CoderDojo kids compete in Microsoft’s US$100,000 AzureDevs competition

30 Jun 2013

CoderDojo co-founder James Whelton at a dojo at Slane Castle, Co Meath, recently

Two-year-old Irish-born coding phenomenon CoderDojo is currently in the top 5 of a global public vote competition organised by Microsoft’s Azure developer community to grant US$100,000 to the top education non-profits in the world.

CoderDojo is (at the time of writing) in second place behind Black Girls Code in first position.

As part of the AzureDevs competition Microsoft will donate US$50,000 to the organisation with the most votes, US$20,000 to the second highest, and US$10,000 to each of the three runners up.

Beyond helping technology education non-profits, as an AzureDev the organisations will gain access to exclusive content and technology leaders from Microsoft and the community throughout the year.

Non-profit CoderDojo was formed two years ago almost to the day by James Whelton, just weeks after he completed his Leaving Cert, with the help of entrepreneur Bill Liao. Whelton started up non-profit organisation CoderDojo on a Saturday morning with the simple idea that kids would show up and with the help of mentors learn how to code. Within weeks, CoderDojos began happening in community halls and office canteens from Arranmore off the coast of Donegal to major cities like London and New York.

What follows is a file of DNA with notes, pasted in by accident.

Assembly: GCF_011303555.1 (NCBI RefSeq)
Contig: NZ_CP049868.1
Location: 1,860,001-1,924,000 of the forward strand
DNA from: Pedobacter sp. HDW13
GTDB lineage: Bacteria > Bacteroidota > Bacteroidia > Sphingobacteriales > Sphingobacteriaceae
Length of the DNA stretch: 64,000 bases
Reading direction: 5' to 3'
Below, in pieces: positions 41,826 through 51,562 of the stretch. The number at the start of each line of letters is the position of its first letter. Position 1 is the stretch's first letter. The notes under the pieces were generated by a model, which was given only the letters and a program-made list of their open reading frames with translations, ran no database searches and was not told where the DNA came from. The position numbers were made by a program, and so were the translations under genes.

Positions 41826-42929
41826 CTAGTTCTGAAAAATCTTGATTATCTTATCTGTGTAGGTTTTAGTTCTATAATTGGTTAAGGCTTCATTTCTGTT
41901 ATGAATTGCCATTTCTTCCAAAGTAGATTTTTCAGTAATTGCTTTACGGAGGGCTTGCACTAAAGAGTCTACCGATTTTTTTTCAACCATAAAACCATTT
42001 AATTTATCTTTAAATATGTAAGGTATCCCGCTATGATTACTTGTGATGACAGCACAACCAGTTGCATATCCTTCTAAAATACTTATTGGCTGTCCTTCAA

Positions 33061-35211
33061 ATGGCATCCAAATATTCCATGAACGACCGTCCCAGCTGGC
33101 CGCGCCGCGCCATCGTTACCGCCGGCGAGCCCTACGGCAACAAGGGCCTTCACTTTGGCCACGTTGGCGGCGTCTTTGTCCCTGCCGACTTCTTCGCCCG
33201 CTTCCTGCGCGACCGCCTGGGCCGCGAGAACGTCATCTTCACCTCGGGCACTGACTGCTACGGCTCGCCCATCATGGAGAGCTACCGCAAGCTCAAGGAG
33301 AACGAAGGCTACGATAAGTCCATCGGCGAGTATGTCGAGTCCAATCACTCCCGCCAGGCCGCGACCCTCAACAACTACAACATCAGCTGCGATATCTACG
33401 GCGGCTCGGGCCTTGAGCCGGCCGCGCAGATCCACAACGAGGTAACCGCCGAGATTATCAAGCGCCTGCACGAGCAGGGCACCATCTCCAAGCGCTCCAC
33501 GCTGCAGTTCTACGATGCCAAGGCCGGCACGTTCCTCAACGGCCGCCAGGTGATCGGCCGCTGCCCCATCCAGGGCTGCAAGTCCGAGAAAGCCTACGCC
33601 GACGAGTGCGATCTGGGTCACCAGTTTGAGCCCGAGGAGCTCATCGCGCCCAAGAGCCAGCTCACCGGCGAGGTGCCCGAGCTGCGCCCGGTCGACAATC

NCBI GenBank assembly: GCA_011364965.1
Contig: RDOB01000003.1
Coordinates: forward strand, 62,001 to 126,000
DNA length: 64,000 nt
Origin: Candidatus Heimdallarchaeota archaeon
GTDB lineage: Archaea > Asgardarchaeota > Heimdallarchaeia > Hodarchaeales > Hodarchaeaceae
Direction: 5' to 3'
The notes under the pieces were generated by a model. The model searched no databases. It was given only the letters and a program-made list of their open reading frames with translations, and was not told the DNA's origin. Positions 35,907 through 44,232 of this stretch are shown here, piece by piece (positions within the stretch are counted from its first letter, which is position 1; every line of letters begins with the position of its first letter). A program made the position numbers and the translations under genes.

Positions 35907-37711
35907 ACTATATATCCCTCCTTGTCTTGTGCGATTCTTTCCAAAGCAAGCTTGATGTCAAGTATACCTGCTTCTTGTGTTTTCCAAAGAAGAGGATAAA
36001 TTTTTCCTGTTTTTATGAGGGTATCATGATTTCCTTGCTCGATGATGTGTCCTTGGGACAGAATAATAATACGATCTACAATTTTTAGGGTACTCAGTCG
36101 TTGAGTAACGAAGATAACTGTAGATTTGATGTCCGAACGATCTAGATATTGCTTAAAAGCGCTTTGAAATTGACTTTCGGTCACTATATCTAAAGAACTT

Today, more than 16,000 children worldwide are taught to code every Saturday in more than 120 dojos in 22 countries, including places such as LA, Silicon Valley, Tokyo, Africa and the Caribbean – all on a voluntary basis.

In the past two years it has grown to see over 16,000 kids from the ages of six upwards gather every Saturday in more than 26 countries worldwide to learn basic web and computer skills, HTML, CSS, advanced CSS, beginners’ Javascript, advanced Javascript/J-Query, advanced Java and various flavours C.

At Build 2013, Microsoft’s annual developer conference in San Francisco, the software giant released a preview of its Windows 8.1 as well as availability of its new development platform Visual Studio 2013 as well as Windows Azure Mobile Services enabling organisations to publish apps to Azure and other cloud platforms for use across Windows, Windows Mobile, iOS, Android and many more app platforms.

Microsoft revealed that 1,000 businesses a day are signing up to the Azure cloud platform.

To give the young coders your vote, click here.

John Kennedy is a journalist who served as editor of Silicon Republic for 17 years